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This attack consists of changing resource identifiers used by an application in order to perform a malicious task. When an application defines a resource type or location based on user input, such as a file name or port number, this data can be manipulated to execute or access different resources. The resource type affected by user input indicates the content type that may be exposed. For example, an application that permits input of special characters like period, slash, and backslash is risky when used in conjunction with methods that interact with the filesystem.
The resource injection attack differs from Path Manipulation as resource injection focuses on accessing resources other than the local filesystem, while Path Manipulation focuses on accessing the local filesystem.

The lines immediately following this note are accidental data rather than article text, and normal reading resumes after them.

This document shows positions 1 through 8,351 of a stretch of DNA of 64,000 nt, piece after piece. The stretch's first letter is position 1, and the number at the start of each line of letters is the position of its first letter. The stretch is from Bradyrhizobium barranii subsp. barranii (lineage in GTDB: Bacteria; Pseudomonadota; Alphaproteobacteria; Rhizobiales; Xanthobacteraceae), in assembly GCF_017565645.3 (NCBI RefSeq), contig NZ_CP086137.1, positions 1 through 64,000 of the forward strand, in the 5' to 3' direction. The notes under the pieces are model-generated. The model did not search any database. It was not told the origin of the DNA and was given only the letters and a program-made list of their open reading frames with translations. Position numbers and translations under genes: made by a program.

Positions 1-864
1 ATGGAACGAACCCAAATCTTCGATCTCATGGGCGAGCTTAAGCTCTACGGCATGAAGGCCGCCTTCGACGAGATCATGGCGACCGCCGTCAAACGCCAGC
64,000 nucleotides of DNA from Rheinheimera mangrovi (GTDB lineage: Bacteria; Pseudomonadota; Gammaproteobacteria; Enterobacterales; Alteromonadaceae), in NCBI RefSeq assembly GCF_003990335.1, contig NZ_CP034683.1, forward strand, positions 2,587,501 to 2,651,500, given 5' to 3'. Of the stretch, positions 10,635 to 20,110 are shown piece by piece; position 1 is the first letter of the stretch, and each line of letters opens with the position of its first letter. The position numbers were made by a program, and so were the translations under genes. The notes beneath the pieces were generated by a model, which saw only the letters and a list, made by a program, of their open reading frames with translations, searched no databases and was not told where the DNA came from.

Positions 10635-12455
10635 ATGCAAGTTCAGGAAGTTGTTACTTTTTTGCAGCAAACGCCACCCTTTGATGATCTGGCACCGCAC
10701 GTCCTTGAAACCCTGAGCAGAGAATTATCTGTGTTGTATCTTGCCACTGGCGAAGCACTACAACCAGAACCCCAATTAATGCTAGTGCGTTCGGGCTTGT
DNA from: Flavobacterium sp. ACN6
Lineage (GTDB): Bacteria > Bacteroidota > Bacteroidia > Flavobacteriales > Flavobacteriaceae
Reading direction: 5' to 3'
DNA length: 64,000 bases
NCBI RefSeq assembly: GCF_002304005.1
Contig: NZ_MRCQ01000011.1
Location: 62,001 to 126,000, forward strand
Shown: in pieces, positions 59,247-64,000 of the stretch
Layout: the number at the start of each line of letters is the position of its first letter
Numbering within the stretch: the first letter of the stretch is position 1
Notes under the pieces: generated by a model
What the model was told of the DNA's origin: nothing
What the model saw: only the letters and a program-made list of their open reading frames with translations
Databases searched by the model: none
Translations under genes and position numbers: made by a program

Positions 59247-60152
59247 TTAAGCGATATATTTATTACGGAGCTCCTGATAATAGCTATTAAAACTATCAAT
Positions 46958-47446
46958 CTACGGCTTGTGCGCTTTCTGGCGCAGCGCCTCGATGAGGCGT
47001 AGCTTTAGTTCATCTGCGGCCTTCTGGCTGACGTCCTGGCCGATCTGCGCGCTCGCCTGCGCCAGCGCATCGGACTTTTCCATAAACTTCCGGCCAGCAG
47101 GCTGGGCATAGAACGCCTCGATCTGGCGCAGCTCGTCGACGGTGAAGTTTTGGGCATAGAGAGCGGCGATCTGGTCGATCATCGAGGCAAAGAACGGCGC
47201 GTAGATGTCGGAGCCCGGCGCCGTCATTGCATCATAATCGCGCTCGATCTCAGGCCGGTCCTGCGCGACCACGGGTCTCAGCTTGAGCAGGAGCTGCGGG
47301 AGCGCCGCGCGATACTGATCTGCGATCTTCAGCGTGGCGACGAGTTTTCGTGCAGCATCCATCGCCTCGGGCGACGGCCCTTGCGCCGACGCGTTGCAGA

The following examples represent an application which gets a port number from an HTTP request and creates a socket with this port number without any validation. A user using a proxy can modify this port and obtain a direct connection (socket) with the server.
String rPort = request.getParameter("remotePort");
ServerSocket srvr = new ServerSocket(rPort);
Socket skt = srvr.accept();
int rPort = Int32.Parse(Request.get_Item("remotePort "));
IPEndPoint endpoint = new IPEndPoint(address,rPort);
socket = new Socket(endpoint.AddressFamily,
This example is same as previous, but it gets port number from CGI requests using C++:
char* rPort = getenv("remotePort ");
serv_addr.sin_port = htons(atoi(rPort));
if (connect(sockfd,&serv_addr,sizeof(serv_addr)) < 0)
This example in PLSQL / TSQL gets a URL path from a CGI and downloads the file contained in it. If a user modifies the path or filename, it’s possible to download arbitrary files from server:
filename := SUBSTR(OWA_UTIL.get_cgi_env('PATH_INFO'), 2);
This example shows a resource injection attack focused on obtaining Microsoft Windows SMB hashes from a remote server:
Related Threat Agents
- G. Hoglund and G. McGraw. Exploiting Software. Addison-Wesley, 2004.